02.12.2016 | IMBA - Institut für Molekulare Biotechnologie der Österreichischen Akademie der Wissenschaften GmbH

All articles from Life Sciences >>>

The most recent press releases about innovation >>>

Die letzten 5 Focus-News des innovations-reports im Überblick:

Im Focus: Novel silicon etching technique crafts 3-D gradient refractive index micro-optics

A multi-institutional research collaboration has created a novel approach for fabricating three-dimensional micro-optics through the shape-defined formation of porous silicon (PSi), with broad impacts in integrated optoelectronics, imaging, and photovoltaics.

Working with colleagues at Stanford and The Dow Chemical Company, researchers at the University of Illinois at Urbana-Champaign fabricated 3-D birefringent...

Im Focus: Quantum Particles Form Droplets

In experiments with magnetic atoms conducted at extremely low temperatures, scientists have demonstrated a unique phase of matter: The atoms form a new type of quantum liquid or quantum droplet state. These so called quantum droplets may preserve their form in absence of external confinement because of quantum effects. The joint team of experimental physicists from Innsbruck and theoretical physicists from Hannover report on their findings in the journal Physical Review X.

“Our Quantum droplets are in the gas phase but they still drop like a rock,” explains experimental physicist Francesca Ferlaino when talking about the...

Im Focus: MADMAX: Max Planck Institute for Physics takes up axion research

The Max Planck Institute for Physics (MPP) is opening up a new research field. A workshop from November 21 - 22, 2016 will mark the start of activities for an innovative axion experiment. Axions are still only purely hypothetical particles. Their detection could solve two fundamental problems in particle physics: What dark matter consists of and why it has not yet been possible to directly observe a CP violation for the strong interaction.

The “MADMAX” project is the MPP’s commitment to axion research. Axions are so far only a theoretical prediction and are difficult to detect: on the one hand,...

Im Focus: Molecules change shape when wet

Broadband rotational spectroscopy unravels structural reshaping of isolated molecules in the gas phase to accommodate water

In two recent publications in the Journal of Chemical Physics and in the Journal of Physical Chemistry Letters, researchers around Melanie Schnell from the Max...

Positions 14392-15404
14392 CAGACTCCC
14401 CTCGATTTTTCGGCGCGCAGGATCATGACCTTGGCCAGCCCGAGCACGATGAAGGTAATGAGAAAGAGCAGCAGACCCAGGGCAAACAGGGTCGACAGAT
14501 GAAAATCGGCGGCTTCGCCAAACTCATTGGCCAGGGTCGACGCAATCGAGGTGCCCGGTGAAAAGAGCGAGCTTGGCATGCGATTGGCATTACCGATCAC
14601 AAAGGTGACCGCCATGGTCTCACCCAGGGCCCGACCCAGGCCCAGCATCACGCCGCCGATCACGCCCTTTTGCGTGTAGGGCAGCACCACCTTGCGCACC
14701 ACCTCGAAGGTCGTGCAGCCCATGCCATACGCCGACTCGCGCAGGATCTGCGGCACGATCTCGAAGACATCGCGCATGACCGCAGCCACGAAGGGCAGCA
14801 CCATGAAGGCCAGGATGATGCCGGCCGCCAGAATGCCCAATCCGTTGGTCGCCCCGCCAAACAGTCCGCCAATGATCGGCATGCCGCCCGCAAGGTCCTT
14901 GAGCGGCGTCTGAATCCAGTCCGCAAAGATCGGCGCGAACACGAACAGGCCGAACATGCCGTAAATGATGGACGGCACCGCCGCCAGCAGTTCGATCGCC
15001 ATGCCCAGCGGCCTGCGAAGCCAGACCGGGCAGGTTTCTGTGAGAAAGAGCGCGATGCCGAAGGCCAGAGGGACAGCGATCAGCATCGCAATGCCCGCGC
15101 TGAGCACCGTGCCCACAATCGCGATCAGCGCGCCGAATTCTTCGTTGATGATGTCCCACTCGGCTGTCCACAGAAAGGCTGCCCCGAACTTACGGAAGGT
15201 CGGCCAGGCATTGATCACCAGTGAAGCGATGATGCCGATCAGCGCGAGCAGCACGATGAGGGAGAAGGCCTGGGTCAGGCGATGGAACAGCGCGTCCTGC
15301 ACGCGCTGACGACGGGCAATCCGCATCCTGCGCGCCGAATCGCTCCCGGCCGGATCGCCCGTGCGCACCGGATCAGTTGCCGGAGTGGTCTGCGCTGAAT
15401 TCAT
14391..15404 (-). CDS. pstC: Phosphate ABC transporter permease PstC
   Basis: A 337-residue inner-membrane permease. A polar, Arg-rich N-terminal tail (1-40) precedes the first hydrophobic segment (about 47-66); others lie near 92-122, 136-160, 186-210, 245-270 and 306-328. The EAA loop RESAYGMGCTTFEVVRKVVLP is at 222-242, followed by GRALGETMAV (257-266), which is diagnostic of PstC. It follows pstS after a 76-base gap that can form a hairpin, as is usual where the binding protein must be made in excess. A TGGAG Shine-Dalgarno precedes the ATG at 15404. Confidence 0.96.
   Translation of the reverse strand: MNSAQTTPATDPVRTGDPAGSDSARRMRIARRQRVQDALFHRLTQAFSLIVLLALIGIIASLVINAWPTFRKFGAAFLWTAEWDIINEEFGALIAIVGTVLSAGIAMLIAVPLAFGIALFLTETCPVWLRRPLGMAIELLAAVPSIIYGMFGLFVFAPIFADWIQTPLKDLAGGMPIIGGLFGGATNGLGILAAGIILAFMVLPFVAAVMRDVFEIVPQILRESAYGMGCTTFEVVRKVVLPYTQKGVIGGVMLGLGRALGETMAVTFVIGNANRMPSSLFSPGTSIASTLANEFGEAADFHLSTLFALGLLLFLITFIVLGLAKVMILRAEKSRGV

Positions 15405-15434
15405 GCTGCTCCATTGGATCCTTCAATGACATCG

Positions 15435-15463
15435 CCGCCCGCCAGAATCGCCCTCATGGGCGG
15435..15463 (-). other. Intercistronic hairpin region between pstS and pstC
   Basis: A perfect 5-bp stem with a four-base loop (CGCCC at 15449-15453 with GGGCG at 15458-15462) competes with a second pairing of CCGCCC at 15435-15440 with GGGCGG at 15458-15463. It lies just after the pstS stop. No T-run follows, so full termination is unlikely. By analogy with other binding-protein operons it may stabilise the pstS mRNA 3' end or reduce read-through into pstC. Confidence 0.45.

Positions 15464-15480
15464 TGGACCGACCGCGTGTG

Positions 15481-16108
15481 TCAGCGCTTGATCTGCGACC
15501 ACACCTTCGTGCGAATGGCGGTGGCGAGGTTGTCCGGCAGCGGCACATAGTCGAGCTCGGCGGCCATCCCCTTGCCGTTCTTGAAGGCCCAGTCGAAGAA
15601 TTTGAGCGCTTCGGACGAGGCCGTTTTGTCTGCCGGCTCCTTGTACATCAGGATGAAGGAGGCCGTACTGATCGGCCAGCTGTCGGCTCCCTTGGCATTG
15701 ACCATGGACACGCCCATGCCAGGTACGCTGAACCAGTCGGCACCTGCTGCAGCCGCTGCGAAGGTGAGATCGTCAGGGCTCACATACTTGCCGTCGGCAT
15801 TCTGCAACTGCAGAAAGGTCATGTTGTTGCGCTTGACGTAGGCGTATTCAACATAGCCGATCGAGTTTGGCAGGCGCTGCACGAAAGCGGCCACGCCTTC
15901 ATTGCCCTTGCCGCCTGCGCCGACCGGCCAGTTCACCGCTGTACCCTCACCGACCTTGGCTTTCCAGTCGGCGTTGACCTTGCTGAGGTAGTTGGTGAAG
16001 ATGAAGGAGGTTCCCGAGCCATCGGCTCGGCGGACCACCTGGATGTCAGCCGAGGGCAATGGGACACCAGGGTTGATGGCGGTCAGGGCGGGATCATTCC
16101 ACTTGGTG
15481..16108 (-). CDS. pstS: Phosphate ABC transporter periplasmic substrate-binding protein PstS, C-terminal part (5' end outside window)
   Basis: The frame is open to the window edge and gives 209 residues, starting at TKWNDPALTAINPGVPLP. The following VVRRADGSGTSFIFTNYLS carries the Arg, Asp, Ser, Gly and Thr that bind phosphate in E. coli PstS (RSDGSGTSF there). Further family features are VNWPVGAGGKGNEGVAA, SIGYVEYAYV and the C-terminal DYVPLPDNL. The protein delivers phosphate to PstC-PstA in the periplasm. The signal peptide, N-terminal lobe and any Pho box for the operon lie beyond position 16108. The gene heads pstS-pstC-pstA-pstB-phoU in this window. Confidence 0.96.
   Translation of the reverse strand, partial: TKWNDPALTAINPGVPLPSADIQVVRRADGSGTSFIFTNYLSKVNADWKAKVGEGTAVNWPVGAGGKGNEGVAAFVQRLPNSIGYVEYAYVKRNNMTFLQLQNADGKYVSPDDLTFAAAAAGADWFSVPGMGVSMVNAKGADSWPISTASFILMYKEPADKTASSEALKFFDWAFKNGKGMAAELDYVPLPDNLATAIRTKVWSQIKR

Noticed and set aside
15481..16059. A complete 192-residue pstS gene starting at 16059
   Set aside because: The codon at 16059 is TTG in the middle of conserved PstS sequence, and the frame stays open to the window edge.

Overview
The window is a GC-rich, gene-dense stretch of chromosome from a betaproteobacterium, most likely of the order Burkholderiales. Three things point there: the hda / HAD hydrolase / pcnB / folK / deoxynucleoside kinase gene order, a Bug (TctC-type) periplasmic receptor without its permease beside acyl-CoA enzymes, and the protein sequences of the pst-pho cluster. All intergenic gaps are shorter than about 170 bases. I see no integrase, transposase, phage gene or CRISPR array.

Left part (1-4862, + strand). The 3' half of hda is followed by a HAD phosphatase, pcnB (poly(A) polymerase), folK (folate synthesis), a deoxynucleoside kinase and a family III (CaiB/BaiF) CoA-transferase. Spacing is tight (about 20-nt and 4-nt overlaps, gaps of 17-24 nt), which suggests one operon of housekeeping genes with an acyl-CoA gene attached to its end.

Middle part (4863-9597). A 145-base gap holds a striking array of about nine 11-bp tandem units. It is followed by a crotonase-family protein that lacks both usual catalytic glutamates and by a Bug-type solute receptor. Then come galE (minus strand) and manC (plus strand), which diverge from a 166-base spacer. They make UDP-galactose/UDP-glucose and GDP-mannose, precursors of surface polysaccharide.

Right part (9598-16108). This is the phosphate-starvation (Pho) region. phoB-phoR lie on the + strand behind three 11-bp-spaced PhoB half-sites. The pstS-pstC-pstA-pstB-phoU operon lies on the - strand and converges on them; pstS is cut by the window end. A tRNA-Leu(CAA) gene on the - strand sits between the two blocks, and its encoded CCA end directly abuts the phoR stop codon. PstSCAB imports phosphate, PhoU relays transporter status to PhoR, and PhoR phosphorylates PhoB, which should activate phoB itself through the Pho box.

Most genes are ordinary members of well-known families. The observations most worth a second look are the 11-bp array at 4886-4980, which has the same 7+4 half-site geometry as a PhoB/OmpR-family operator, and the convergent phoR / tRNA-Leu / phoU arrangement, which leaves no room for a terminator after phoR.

Im Focus: Fraunhofer ISE Develops Highly Compact, High Frequency DC/DC Converter for Aviation

The efficiency of power electronic systems is not solely dependent on electrical efficiency but also on weight, for example, in mobile systems. When the weight of relevant components and devices in airplanes, for instance, is reduced, fuel savings can be achieved and correspondingly greenhouse gas emissions decreased. New materials and components based on gallium nitride (GaN) can help to reduce weight and increase the efficiency. With these new materials, power electronic switches can be operated at higher switching frequency, resulting in higher power density and lower material costs.

Researchers at the Fraunhofer Institute for Solar Energy Systems ISE together with partners have investigated how these materials can be used to make power...

All Focus news of the innovation-report >>>

Anzeige

Anzeige

Event News

ICTM Conference 2017: Production technology for turbomachine manufacturing of the future

16.11.2016 | Event News

Innovation Day Laser Technology – Laser Additive Manufacturing

01.11.2016 | Event News

#IC2S2: When Social Science meets Computer Science - GESIS will host the IC2S2 conference 2017

14.10.2016 | Event News

 
Latest News

UTSA study describes new minimally invasive device to treat cancer and other illnesses

02.12.2016 | Medical Engineering

Plasma-zapping process could yield trans fat-free soybean oil product

02.12.2016 | Agricultural and Forestry Science

What do Netflix, Google and planetary systems have in common?

02.12.2016 | Physics and Astronomy

VideoLinks
B2B-VideoLinks
More VideoLinks >>>